All of these great features and the way the system works does have a major effect on the jacket. That being weight, the jacket weighs in at over a kilo and does fell heavy – but not when I was wearing it. It is also bulky so not the sort of jacket you’re going to keep in your pack and throw on when the weather turns. It works like a piled pertex jacket such as the Rab Vapour-Rise, you put it on and keep it on.
In the unlikely event that the jacket becomes unusable it can be returned to Páramo as part of their recycling scheme in return for a voucher towards a new one.
On a final note, the Analogy system does work well, even though the jacket did ‘wet out’ in full on rain I still remained dry(ish) inside. It does however need regular maintenance, this is true for any hardshell as they need to be clean to work properly. The main reason jackets start to leak is that they are dirty, everything gets clogged up with sweat and grime and the DWR (dry water repellant) coating becomes degraded. The Atla III is no exception and will need washing and reproofing at least three times a year (if not more with heavy use). There are plenty of Nikwax products to bring the jacket to a good waterproof state. TX Direct and Tech Wash are the main two and as long as you follow the instructions the jacket should offer you many years of solid use. No delamination or peeling tape seam issues here!
If you are influenced by Fast and Light, FKT, TikTok videos of people having buckets of water tipped over their heads wearing overly technical jackets and being obsessed with seeing water bead off a brand new, never used Gore-Tex, then I feel the Páramo Alta III may not be your cup of tea.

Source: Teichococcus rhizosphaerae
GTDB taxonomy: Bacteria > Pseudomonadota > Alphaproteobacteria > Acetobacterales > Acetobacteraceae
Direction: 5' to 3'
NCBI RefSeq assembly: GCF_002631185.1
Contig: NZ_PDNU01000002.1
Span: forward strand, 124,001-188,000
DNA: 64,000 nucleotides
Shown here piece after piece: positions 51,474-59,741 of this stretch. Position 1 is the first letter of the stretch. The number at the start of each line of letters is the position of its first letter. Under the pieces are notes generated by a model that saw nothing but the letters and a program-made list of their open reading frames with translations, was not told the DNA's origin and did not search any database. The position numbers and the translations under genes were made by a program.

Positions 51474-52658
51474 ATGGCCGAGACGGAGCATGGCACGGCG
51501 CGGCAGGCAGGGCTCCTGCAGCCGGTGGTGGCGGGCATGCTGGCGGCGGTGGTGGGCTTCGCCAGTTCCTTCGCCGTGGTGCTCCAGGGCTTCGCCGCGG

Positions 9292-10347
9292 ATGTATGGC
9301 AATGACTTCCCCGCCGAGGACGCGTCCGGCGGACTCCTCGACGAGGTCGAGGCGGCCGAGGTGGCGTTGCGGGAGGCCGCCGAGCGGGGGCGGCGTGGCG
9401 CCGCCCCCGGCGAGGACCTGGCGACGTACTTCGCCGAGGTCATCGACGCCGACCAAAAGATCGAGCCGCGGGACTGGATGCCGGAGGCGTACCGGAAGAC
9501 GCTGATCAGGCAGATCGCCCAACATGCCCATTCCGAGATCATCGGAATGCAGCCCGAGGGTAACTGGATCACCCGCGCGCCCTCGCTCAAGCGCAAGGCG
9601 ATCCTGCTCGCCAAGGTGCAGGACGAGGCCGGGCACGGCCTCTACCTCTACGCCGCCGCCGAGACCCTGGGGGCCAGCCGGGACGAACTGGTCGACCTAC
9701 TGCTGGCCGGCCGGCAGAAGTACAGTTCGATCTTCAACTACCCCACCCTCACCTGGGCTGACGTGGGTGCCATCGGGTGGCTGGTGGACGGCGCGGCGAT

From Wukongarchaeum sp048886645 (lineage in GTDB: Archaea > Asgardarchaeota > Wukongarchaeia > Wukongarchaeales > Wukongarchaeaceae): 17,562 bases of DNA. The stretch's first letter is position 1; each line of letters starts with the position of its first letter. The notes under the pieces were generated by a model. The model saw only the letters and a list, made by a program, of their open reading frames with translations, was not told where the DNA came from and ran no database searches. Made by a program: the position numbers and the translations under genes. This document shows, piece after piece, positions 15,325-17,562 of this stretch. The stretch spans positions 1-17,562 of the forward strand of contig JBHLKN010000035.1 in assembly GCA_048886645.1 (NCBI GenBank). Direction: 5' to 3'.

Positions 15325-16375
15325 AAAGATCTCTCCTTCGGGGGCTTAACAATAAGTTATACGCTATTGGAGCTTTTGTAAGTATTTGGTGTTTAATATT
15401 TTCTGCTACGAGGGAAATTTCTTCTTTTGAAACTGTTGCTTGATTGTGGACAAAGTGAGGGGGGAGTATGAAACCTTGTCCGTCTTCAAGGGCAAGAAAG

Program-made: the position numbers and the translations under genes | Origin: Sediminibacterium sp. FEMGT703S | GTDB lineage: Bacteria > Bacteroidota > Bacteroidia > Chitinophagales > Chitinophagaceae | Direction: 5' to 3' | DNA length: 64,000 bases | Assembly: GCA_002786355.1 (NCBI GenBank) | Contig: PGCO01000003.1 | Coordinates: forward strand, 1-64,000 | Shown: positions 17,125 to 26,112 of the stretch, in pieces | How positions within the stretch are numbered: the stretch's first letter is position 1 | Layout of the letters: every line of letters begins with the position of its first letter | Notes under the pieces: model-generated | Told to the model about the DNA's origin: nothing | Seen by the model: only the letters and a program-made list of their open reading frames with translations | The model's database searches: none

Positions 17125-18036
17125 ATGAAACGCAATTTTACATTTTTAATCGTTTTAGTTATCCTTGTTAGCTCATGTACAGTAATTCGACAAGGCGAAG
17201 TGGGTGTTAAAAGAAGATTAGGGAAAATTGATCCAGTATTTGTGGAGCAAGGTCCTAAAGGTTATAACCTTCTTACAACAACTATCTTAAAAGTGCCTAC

If, however, you do the majority of your hiking and mountaineering in the UK and sub artic temperate conditions; and you want to remain relatively warm and dry using a product that should last and perform throughout your lifetime; is easily repairable and has the very highest ethical and customer service ideals then the Paramo Alta III will definitely be your cup of tea. In fact it will be a flask full of hot piping tea every time you wear it.
There is a specific female version that costs the same, comes in 4 colour ways and sizes XS – XL
Cost: £310 and comes in sizes S – XXL and five colour options.
Disclaimer – CGR reviewers and writers are never paid to provide a review and the website does not take advertising or link to affiliate sales. We are a bunch of keen climbers and travellers that accept sample products and offer an honest and independent review of the item. The reviewer will often keep the sample after reviewing it for both hygiene and safety reasons and more often it’s in no fit state to return!